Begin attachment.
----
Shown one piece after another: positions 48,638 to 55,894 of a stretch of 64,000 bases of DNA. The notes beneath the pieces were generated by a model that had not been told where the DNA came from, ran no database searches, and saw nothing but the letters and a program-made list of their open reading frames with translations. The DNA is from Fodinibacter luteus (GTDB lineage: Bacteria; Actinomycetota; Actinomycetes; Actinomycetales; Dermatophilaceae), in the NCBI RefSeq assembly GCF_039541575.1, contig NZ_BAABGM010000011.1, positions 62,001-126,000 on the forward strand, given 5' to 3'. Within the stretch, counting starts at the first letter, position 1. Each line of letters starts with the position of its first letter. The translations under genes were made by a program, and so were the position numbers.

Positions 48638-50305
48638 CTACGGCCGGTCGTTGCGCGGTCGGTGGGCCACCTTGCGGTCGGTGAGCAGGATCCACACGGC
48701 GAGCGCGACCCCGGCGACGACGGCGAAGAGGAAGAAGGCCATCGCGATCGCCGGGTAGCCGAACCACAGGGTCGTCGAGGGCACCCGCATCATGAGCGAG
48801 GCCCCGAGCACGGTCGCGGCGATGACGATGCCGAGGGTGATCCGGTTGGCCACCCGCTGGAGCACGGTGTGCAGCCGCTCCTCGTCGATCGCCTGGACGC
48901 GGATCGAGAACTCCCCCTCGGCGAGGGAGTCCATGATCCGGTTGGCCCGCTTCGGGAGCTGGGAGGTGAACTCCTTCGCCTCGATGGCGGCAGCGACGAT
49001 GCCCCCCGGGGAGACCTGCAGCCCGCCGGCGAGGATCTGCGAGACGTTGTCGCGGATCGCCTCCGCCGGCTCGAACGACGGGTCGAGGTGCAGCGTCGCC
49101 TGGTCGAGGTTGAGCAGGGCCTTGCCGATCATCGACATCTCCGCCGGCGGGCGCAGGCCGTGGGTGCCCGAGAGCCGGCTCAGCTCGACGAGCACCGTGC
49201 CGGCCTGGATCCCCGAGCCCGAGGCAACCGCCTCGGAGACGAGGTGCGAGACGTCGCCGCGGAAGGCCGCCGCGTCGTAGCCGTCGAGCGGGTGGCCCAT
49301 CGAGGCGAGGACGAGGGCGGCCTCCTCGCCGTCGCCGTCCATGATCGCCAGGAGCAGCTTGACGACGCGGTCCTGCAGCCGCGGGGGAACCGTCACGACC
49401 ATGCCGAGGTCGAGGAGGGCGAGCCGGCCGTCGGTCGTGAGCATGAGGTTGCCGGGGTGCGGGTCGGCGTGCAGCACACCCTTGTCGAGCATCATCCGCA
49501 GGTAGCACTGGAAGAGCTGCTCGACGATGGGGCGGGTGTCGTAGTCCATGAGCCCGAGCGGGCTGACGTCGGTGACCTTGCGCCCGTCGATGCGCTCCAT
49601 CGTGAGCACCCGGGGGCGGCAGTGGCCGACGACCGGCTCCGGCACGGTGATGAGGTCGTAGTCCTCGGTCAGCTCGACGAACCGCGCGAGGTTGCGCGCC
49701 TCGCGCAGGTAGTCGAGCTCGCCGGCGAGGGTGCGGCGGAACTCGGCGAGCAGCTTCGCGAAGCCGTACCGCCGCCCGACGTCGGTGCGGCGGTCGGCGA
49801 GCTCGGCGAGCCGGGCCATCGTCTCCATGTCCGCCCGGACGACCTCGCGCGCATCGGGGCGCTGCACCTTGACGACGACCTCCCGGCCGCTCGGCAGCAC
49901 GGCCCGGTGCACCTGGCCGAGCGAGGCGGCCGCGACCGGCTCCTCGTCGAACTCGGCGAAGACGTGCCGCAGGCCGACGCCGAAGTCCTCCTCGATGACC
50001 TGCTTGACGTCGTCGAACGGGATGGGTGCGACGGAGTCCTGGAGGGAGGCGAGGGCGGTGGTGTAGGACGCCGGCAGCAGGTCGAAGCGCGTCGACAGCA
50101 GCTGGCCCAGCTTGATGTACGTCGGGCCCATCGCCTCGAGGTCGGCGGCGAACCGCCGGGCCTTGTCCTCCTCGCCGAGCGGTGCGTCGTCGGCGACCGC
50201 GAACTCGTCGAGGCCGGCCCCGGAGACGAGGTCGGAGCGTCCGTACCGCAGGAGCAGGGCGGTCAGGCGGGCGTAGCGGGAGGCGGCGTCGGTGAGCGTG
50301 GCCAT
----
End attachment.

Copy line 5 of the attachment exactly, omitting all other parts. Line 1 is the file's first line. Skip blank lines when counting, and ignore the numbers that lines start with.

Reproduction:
48801 GCCCCGAGCACGGTCGCGGCGATGACGATGCCGAGGGTGATCCGGTTGGCCACCCGCTGGAGCACGGTGTGCAGCCGCTCCTCGTCGATCGCCTGGACGC